United States District Court, D. Arizona
Marc A. Wichansky, Plaintiff,
David T. Zowine, et al., Defendants.
G. Campbell United States District Judge
Wichansky has provided a proposed form of judgment (Doc.
507), Defendants have objected and proposed their own form
(Doc. 517), and Plaintiff has responded (Doc. 519). A few
issues require further briefing.
Joint and Several Liability.
jury found $11, 000, 000 in compensatory damages for breach
of fiduciary duty, and allocated fault among some Defendants.
Doc. 500. Plaintiff’s form of judgment would appear to
permit him to recover $11, 000, 000 from Defendant Zowine,
$1, 100 from the Ilardo Defendants, $550, 000 from Defendant
Johnson, $110, 000 from Defendant Leon, and $27, 500 from the
Shanahan Defendants. Doc. 507-1. In his response, Plaintiff
acknowledges that he can recover no more than $11, 000, 000.
Doc. 519. Without citing any authority, Arizona or otherwise,
Plaintiff argues that he may recover all of the $11, 000, 000
from Defendant Zowine, or may recover amounts in accordance
with the jury’s allocation of fault, or may recover
something in between. Id. at 2-3. But this is
possible only if Defendants are jointly and severally liable
for the $11, 000, 000 in total damages. Plaintiff fails to
address the fact that Arizona has abolished joint and several
liability in most cases:
In an action for personal injury, property damage or wrongful
death, the liability of each defendant for damages is several
only and is not joint, except as otherwise provided in this
section. Each defendant is liable only for the amount of
damages allocated to that defendant in direct proportion to
that defendant’s percentage of fault, and a separate
judgment shall be entered against the defendant for that
amount. To determine the amount of judgment to be entered
against each defendant, the trier of fact shall multiply the
total amount of damages recoverable by the plaintiff by the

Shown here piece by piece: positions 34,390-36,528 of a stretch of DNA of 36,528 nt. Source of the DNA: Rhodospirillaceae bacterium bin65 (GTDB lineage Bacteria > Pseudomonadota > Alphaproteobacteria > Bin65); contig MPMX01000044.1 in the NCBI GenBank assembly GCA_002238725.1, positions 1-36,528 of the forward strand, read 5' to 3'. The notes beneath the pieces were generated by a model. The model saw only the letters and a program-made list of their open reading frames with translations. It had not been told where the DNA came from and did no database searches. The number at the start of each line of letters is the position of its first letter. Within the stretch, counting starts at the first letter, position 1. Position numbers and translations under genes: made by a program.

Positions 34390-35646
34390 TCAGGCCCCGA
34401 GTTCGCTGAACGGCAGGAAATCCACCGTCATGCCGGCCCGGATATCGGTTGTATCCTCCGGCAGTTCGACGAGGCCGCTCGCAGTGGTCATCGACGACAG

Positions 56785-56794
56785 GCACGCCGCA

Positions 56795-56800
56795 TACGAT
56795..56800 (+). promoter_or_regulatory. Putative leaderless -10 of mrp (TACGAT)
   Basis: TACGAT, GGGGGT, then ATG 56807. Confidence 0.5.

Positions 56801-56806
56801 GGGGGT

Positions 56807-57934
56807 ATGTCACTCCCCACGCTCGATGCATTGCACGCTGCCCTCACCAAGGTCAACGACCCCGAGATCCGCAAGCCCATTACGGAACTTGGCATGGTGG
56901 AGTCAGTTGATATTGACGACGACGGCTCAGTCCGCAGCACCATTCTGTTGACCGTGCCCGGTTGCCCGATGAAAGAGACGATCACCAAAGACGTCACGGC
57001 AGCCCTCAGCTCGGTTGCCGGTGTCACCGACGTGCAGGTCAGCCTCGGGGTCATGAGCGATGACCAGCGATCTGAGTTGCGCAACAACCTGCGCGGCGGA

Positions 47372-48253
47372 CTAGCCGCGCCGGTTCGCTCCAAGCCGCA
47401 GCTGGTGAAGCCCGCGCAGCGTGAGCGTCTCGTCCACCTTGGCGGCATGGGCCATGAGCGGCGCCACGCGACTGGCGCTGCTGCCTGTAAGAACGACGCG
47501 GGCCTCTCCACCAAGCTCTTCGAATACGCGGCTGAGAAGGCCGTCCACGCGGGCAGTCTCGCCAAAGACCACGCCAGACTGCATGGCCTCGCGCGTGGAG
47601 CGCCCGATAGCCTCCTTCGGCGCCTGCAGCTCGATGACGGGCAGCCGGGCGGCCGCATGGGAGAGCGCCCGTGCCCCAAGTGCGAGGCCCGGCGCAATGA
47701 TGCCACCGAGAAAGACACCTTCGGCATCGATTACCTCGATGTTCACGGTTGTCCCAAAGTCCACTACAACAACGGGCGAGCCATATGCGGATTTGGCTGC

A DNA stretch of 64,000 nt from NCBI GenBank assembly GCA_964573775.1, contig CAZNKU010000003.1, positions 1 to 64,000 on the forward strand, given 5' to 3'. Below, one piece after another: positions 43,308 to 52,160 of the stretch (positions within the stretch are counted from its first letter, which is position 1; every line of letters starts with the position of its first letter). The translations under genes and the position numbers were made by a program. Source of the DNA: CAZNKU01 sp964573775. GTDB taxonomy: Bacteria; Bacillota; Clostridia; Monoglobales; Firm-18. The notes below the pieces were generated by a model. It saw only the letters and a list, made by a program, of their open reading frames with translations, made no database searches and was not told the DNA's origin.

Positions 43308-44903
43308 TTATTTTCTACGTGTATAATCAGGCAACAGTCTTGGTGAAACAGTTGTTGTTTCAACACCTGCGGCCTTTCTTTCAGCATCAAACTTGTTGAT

percentage of each defendant’s fault, and that amount
is the maximum recoverable against the defendant.
A.R.S. § 12-2506(A). As the Arizona Supreme Court has
explained, “The 1987 amendment, codified at A.R.S.
§ 12-2506, establishes a system of comparative fault,
making ‘each tortfeasor responsible for paying his or
her percentage of fault and no more.’
Dietz v. Gen. Elec. Co., 169 Ariz. 505, 510, 821
P.2d 166, 171 (1991). Under this system of several-only
liability, plaintiffs, not defendants, bear the risk of
insolvent joint tortfeasors.” State Farm Ins. Cos.
v. Premier Manufactured Sys., Inc., 172 P.3d 410, 413
(Ariz. 2007) (emphasis in Deitz).
statute recognizes three exceptions to this rule, two of
which are potentially applicable to this case: where Zowine
and the other Defendants were “acting in concert,
” and where the other Defendants were acting as
“an agent or servant” of Zowine. A.R.S. §
12-2506(D)(1) & (2). The phrase “acting in
concert” is specifically defined in the statute.
See § 12-2506(F)(1). The parties do not address
whether either of these exceptions applies.
even if one or both of these sections could apply, the jury
was not asked to decide whether Defendants were acting in
concert of were agents of one another within the meaning of
A.R.S. § 12-2506. The parties do not address this fact.
argue that the jury awarded a total of $14, 375, 000 in
punitive damages, and that this amount must be allocated
among the Defendants found at fault. Doc. 517 at 2. The Court
does not agree. The verdict form was clear. The $14, 375, 000
constituted the amount of “punitive damages . . .
assessed against Defendant Zowine.” Doc. 500 at 2. The
punitive damages assigned to Defendants Johnson, Leon, and
Shanahan were “the amount of punitive damages that
should be assessed against that Defendant.”
Id. at 5.
Judgments of Acquittal.
concedes that judgments of acquittal should be entered
against Defendants Costello, Knowlton, Mayo, and Narducci,
whom the jury found not liable, but fails to acknowledge that
the Court granted judgment in favor of Defendants Grant,
Gonzales, and Sarah Shanahan for their allegedly tortious
conduct. Doc. 478. All of these Defendants will be included
in the final judgment.
does not dispute “the rule in Arizona that prejudgment
interest may not be awarded unless the claim for payment is
liquidated prior to judgment.” Fairway Builders,
Inc. v. Malouf Towers Rental Co., 603 P.2d 513, 535
(Ariz.Ct.App. 1979). Relying on Fairway Builders,
Plaintiff argues that the amount at issue in this case was
liquidated. The Court does not agree. Fairway
Builders found the amount to be liquidated because the
contract at issue called for “compensation at cost plus
ten percent.” Id. No similar formula existed
here. Plaintiff asked the jury to compensate him for damages
caused by Defendant Zowine’s breach of fiduciary duty,
which were not subject to precise calculation. See Pueblo
Santa Fe Townhomes Owners’ Ass’n v. Transcon.
Ins. Co., 178 P.3d 485, 496 (Ariz.Ct.App. 2008)
(“Damages are liquidated if the evidence of damages
furnishes data which, if believed, makes it possible to
compute the amount of damages with exactness, without relying
upon opinion or discretion. Thus, prejudgment interest ...